Carbapenems, our one-time silver bullet for multidrug resistant bacterial infections, are now threatened by widespread dissemination of carbapenem-resistant Enterobacteriaceae (CRE). Successful expansion of Enterobacteriaceae clonal groups and frequent horizontal gene transfer of carbapenemase expressing plasmids are causing increasing carbapenem resistance. Recent advances in genetic and phenotypic detection facilitate global surveillance of CRE diversity and prevalence. In particular, whole genome sequencing enabled efficient tracking, annotation, and study of genetic elements colocalized with carbapenemase genes on chromosomes and on plasmids. Improved characterization helps detail the co-occurrence of other antibiotic resistance genes in CRE isolates and helps identify pan-drug resistance mechanisms. The novel β-lactamase inhibitor, avibactam, combined with ceftazidime or aztreonam, is a promising CRE treatment compared to current colistin or tigecycline regimens. To halt increasing CRE-associated morbidity and mortality, we must continue quality, cooperative monitoring and urgently investigate novel treatments.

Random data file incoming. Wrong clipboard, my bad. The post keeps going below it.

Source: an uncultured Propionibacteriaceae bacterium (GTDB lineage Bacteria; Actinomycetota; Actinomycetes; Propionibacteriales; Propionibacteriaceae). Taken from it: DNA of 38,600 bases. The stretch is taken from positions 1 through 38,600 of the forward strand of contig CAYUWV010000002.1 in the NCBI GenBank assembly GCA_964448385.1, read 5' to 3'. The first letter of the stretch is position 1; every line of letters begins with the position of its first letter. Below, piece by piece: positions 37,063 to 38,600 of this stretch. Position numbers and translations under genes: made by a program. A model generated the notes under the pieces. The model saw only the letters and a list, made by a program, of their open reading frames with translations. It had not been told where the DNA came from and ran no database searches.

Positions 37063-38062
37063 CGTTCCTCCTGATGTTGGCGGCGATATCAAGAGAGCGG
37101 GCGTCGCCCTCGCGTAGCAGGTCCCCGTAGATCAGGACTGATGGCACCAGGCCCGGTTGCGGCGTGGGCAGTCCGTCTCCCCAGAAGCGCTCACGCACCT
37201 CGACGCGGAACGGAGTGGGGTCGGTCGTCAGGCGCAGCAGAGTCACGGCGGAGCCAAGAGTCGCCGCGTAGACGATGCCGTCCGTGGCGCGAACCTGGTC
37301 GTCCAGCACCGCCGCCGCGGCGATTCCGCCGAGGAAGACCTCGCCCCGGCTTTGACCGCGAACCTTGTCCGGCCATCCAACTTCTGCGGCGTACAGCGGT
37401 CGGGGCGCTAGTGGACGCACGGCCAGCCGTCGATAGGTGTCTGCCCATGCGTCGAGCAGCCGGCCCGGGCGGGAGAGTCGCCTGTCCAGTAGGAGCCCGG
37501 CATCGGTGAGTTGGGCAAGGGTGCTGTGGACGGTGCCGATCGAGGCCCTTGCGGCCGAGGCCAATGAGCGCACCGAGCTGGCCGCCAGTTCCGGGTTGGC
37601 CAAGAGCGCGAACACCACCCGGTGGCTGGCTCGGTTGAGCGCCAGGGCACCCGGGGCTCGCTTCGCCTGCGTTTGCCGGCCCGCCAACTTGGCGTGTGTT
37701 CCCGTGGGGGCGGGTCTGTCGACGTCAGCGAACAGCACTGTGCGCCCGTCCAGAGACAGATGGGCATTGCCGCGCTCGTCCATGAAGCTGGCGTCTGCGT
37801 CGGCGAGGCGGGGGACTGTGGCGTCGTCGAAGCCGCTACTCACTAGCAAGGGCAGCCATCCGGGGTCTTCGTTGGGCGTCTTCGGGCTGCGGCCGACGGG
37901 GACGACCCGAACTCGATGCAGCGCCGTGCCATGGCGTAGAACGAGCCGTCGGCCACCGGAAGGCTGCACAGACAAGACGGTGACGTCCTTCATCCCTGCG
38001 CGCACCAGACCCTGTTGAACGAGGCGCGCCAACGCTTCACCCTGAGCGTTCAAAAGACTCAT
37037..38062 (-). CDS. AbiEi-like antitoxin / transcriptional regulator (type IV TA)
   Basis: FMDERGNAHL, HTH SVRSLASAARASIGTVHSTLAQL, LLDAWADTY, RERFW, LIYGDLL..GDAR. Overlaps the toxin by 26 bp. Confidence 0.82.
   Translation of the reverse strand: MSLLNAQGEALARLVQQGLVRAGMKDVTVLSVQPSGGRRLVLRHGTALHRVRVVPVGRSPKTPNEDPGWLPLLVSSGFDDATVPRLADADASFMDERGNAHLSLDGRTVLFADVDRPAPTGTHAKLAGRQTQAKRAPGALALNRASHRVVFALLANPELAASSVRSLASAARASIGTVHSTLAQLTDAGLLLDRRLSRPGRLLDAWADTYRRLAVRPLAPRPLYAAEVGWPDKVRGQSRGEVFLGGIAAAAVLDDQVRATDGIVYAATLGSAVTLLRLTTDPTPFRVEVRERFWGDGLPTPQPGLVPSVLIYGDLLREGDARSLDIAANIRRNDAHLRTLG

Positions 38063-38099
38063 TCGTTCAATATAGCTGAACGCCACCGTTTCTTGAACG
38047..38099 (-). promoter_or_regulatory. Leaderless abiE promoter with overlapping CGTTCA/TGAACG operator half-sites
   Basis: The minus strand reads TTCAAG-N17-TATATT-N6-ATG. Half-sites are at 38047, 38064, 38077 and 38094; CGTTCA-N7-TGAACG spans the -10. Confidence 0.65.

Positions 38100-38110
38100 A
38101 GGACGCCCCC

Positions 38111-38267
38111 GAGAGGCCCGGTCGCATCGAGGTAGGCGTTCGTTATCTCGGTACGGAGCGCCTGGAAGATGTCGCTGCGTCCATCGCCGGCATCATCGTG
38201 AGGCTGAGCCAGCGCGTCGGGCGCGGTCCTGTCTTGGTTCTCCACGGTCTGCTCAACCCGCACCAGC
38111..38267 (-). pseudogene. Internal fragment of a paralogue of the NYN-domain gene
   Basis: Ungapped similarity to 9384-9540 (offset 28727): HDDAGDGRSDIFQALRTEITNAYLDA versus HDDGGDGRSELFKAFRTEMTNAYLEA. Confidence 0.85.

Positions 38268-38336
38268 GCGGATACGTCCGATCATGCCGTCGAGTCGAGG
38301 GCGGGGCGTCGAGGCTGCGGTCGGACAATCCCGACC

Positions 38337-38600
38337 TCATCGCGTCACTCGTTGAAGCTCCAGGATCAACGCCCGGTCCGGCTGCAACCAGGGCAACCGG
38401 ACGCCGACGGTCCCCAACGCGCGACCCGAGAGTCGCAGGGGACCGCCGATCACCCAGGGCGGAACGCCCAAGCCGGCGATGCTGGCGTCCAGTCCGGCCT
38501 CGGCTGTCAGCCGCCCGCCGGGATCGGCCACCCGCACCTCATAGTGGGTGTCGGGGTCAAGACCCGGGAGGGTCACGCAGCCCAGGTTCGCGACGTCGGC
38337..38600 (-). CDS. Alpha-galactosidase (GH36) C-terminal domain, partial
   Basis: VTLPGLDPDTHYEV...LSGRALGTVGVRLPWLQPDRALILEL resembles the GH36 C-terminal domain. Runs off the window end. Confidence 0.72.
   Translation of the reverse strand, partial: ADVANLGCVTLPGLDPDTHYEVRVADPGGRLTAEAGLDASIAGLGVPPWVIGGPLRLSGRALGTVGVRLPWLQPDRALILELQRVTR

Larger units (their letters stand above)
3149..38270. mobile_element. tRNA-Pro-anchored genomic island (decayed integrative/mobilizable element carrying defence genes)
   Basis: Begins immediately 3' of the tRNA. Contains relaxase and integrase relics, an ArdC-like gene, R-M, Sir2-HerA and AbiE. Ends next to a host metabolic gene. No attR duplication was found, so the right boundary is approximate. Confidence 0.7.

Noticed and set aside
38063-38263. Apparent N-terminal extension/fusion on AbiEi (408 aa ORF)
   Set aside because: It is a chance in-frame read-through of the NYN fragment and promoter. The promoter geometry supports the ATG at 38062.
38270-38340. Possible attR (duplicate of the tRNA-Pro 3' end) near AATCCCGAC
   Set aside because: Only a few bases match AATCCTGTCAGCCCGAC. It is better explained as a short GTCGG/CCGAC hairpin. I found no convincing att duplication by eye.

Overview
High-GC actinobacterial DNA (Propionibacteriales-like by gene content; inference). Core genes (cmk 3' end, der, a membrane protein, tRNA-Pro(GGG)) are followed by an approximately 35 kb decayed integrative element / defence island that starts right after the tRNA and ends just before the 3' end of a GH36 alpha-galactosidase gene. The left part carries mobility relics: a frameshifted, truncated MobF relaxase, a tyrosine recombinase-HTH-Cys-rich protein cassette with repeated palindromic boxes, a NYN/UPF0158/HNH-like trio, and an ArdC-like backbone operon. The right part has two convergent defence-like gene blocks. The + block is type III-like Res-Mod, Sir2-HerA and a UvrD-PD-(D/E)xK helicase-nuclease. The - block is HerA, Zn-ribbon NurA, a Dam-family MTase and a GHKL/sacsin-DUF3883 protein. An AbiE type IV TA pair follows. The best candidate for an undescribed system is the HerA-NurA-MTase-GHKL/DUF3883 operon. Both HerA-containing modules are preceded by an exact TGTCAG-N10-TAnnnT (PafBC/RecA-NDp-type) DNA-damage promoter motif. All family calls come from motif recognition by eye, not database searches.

- Antibiotic resistance
- Carbapenem Resistant Enterobacteriaceae
- Horizontal gene transfer